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Counting Sheep Activity

Growing up, I remember seeing lots of cartoons with people counting sheep as they dreamed, and I vaguely remember trying this myself as a means to fall asleep. Did it work? I can’t recall. But I do think that sheep hopping over a fence is awfully cute.

This simple activity is designed to do several things, all while looking like those sweet sheep. It’s good for teaching fine motor skills, pre-reading, and basic math, and with a bit of guidance from you, your child will soon find lots of ways to play as they learn!

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Baby Boy Checkers: My Birth Story

Just four days before my due date, we welcomed our son into the world:

8 lbs. 1 oz., 20.5 in. long

The day before he decided to make his appearance, I was experiencing contractions all day.  I never experienced contractions with Toddler Checkers because my water broke first, and I wasn’t sure I would know what they felt like since I had never had them before.  But trust me when I say you will know when you are having contractions.  Someone once described them to me as feeling like menstrual cramps; this was mostly true for my early contractions.  My contractions were not regular at that point, maybe happening once or twice an hour, so I didn’t think much of it.

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Finding a Day Planner

I’ve always been a more type B person, but when it comes to planning, scheduling and organizing my time and life – I couldn’t be more type A. I feel I will never switch to a completely digital schedule – no iPhone calendar has ever felt the same as organizing my life on paper, writing things down and having something tangible and real to plan with. Since becoming a student, I have had even more need to plan my days. I used to be content with my simple Plan Ahead Weekly Planner that was $5 at CVS; it served me well many years when I only had 2-3 things going on each day. Now, in one day I have to schedule in work, school, coordinating daycare pick-ups, study time, errands, gym time, and dinner.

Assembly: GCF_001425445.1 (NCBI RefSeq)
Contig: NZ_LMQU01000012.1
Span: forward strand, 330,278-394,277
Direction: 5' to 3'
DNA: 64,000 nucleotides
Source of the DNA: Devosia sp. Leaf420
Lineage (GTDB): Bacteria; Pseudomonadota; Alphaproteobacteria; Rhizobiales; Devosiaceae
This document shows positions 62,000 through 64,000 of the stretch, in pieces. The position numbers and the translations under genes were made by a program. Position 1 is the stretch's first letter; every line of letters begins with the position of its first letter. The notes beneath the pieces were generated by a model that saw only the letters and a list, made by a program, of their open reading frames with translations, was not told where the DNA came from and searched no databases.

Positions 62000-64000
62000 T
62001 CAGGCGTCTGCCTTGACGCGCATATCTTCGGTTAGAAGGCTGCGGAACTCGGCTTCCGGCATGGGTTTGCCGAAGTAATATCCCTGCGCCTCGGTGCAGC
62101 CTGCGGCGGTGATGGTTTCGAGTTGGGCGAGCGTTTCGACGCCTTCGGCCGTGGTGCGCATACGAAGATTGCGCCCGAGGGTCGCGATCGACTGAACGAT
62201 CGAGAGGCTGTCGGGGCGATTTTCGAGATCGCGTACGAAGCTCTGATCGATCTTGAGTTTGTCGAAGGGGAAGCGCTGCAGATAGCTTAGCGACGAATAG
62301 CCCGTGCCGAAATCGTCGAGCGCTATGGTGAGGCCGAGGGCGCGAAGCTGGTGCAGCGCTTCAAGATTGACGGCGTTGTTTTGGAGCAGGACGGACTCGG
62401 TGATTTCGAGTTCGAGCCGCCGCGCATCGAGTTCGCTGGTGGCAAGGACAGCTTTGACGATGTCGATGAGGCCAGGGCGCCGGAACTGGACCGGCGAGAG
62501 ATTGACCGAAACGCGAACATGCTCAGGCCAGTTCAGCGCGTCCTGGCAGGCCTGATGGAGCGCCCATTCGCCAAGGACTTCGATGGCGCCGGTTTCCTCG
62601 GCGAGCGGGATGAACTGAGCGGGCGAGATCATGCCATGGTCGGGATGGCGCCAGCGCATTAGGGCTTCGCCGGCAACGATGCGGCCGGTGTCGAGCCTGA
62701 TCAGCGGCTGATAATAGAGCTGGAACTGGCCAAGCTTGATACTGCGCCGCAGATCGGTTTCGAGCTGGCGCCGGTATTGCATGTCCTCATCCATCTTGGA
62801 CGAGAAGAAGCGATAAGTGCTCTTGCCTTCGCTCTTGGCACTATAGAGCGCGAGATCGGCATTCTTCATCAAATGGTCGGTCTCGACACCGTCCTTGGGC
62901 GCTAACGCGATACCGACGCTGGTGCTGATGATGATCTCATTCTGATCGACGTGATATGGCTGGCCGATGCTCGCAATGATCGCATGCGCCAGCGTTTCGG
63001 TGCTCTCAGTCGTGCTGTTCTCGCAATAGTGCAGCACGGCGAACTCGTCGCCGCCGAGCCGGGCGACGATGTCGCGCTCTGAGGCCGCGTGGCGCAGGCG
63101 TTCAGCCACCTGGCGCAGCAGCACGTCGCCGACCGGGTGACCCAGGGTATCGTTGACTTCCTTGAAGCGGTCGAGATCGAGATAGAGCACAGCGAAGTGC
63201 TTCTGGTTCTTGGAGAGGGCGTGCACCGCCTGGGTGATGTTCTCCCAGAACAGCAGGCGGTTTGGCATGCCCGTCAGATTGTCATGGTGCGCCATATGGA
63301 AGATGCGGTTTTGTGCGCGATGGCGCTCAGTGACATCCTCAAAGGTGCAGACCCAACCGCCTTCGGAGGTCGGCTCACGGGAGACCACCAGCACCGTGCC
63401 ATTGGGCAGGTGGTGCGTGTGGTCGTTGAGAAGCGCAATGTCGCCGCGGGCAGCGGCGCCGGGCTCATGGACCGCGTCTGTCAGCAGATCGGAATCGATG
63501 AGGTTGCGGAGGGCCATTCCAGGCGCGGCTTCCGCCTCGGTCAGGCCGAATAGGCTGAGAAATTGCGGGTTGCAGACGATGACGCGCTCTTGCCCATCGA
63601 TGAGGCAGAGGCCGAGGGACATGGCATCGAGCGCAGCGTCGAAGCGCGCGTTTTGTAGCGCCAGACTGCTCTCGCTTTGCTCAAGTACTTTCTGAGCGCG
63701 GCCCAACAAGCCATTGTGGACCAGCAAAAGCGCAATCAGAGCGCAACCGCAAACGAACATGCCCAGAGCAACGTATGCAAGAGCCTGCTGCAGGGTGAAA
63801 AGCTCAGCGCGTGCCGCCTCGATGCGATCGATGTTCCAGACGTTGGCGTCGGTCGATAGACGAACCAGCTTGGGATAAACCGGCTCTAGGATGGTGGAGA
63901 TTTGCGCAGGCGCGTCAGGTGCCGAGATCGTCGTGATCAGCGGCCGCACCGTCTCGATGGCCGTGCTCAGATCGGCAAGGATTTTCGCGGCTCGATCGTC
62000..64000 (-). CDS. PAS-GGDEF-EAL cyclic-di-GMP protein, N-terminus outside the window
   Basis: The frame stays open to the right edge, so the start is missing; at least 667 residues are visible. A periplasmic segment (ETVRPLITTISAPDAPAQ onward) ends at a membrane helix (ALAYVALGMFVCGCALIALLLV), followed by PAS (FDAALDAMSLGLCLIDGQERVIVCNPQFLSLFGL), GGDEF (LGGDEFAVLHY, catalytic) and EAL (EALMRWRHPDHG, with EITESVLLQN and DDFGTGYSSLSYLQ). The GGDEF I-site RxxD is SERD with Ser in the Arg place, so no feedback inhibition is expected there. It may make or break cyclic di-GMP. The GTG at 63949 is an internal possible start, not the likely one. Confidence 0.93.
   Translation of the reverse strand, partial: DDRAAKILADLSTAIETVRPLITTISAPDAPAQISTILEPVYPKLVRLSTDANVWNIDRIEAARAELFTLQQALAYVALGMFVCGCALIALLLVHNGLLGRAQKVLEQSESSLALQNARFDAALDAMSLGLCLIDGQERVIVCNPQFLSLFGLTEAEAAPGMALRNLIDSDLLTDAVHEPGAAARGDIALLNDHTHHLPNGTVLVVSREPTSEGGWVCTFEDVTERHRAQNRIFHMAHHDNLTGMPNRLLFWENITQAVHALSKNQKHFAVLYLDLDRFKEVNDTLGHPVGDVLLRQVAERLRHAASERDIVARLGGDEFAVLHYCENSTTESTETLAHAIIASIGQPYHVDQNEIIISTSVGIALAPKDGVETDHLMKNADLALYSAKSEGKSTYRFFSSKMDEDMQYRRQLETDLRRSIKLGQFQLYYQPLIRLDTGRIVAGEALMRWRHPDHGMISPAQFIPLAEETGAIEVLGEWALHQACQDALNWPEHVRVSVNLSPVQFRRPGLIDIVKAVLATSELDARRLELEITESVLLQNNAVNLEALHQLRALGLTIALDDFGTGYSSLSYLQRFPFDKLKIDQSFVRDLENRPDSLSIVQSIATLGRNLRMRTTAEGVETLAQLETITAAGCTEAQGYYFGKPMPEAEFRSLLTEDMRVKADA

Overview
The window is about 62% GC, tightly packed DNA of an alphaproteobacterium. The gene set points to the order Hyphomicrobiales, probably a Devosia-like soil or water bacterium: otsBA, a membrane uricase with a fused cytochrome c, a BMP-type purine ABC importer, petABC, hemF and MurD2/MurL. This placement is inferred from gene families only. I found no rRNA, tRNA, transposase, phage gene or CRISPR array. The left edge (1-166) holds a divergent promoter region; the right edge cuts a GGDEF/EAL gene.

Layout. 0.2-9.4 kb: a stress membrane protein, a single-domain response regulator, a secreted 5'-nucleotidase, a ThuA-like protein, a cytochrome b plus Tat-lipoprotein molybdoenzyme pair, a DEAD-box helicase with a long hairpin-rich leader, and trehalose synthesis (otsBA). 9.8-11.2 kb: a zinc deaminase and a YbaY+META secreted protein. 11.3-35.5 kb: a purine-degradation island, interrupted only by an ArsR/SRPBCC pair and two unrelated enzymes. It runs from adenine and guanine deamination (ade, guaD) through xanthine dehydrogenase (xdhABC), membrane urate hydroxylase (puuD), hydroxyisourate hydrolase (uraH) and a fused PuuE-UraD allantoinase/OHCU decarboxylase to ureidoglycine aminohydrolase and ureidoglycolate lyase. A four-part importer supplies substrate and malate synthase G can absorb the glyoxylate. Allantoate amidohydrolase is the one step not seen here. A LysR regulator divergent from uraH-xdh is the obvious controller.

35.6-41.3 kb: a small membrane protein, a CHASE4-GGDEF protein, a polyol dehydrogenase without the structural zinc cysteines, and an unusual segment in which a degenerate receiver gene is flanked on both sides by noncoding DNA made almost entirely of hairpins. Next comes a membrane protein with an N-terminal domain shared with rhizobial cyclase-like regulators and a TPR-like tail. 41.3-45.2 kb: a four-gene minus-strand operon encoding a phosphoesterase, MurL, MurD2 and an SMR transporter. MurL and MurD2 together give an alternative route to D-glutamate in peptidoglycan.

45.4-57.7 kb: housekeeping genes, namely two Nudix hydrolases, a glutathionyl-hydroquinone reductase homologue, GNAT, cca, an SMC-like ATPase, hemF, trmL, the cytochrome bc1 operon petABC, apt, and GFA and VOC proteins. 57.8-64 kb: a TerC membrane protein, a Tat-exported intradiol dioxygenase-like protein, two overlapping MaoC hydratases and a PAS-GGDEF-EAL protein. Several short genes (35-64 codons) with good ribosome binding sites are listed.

For the last two semesters, I was printing this out that helped me schedule my weeks by the hour and I realized that is exactly what I needed – a planner to schedule in each hour of my life. When I schedule in time at the gym and plan it ahead of time, it actually happens. When I know what I need to be doing to make the most of the 24 hours in a day, I become better at time management. Some parents have told me they have no idea how I manage a full-time college career, working part-time and being a mother to a toddler – and this is how. By managing my time and balancing my priorities. Sure, it sucks to actually have to schedule in that hour or two that I spend just with J every day – just me and him, nothing else. But it helps me manage and balance everything going on in my life and make sure that all my responsibilities get the time they need.

My search for a daily planner began. My criteria were that I needed a daily planner – a page for each day with the option to schedule each hour of my day. I also needed a two-page spread of each month within the daily planner. Anything else was extra.

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Watching Your Words

Even when I don’t think he is listening to me, he clearly is.


When Drake was younger I used to take him to Gymboree classes. Drake started at around 8 months, well before he could walk let alone climb, and we stopped shortly before Juliet was born when he was almost 3. They had all kinds of fun and neat equipment for the children to explore and as Drake attended through the years, I noticed how other children would start to get the concept of climbing whereas Drake never did.

At home when I heard stories from friends about having to switch to toddler beds quickly because their children were starting to try to climb out of their cribs, I always gave a sympathetic ear but admitted that I never had to deal with such an issue; my son was not a climber. And it was true. When we finally transitioned Drake out of a crib at a little over 3, it was simply because Mr. Chocolate felt like it was time. Drake never tried climbing out, which is why we waited and waited and finally made the choice on our own.